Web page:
Data Protection as a Service (DPaaS) is a web or cloud-based service that provides data security and protection to businesses.
It’s an eclectic and comprehensive service that allows individuals and companies to safeguard against serious online threats, such as malware, ransomware, and data breaches.
Unlike a Data Protection Officer, DPaaS providers can manage and monitor data compliance across a variety of devices and locations, enhancing your company’s data protection.
This is essentially a discovery exercise that helps determine the current compliance position of an organisation, documenting any gaps against regulatory expectations and inherent risks that may be apparent. This can be conducted on or off-site and is one of our most popular products.
Part of the challenge is understanding your risk exposure, whereby you can then start to plan a compliance roadmap.
Data Retention is without a doubt one of the biggest challenges faced by businesses worldwide. With technical debt on the rise, organisations are finding they do not have the technical capability to delete or anonymise personal data from their systems. Let’s not forget physical paper storage too!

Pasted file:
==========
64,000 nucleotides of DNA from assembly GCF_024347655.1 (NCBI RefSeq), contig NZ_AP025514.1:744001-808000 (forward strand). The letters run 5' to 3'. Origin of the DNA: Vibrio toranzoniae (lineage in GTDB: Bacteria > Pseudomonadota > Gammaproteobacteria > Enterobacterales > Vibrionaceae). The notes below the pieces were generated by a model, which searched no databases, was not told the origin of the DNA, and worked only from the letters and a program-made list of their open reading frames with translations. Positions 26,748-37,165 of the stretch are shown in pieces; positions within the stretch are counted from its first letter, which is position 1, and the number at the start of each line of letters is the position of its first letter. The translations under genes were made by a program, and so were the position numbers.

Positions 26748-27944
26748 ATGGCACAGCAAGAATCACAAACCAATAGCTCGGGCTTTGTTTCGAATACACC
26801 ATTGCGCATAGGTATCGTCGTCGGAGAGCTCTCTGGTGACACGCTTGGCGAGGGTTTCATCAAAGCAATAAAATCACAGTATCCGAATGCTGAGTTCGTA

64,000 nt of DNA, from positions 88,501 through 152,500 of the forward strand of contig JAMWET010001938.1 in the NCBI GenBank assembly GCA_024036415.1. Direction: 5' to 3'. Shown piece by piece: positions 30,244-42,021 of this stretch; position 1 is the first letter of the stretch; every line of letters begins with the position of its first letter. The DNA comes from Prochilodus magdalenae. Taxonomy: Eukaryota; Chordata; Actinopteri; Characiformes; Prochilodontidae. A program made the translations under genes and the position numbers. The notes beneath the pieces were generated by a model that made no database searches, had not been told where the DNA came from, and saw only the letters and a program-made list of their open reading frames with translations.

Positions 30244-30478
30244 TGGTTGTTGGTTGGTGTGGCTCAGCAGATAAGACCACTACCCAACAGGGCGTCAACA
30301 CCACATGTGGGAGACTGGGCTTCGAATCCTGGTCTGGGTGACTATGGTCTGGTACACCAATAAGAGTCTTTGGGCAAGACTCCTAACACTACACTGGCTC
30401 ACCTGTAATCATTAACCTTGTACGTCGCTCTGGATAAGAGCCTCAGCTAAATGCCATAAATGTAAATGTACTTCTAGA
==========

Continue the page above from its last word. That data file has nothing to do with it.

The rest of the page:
We can help you better understand your data holdings and work with you to build a data cleansing strategy, even if this means liaising with the ICO on your behalf.
Regardless of your current position, we can help you reduce your risk and enable you to better defend your position with a detailed plan on how you propose to become compliant with your data retention schedules and other regulatory timescales that might determine how long you retain information.
Data Protection by Design and Default is not new to the Data Protection Act. However, given the challenges faced by businesses in terms of the outdated and limited functionality of their systems, it is clear there has been little aforethought in regard to data protection requirements.
Let us help you better understand your system gaps by building a systems inventory. We’ll also cover off how to embed Privacy by Design into your organisation by advising on how this fits into your change management lifecycle through the completion of Data Protection Impact Assessments.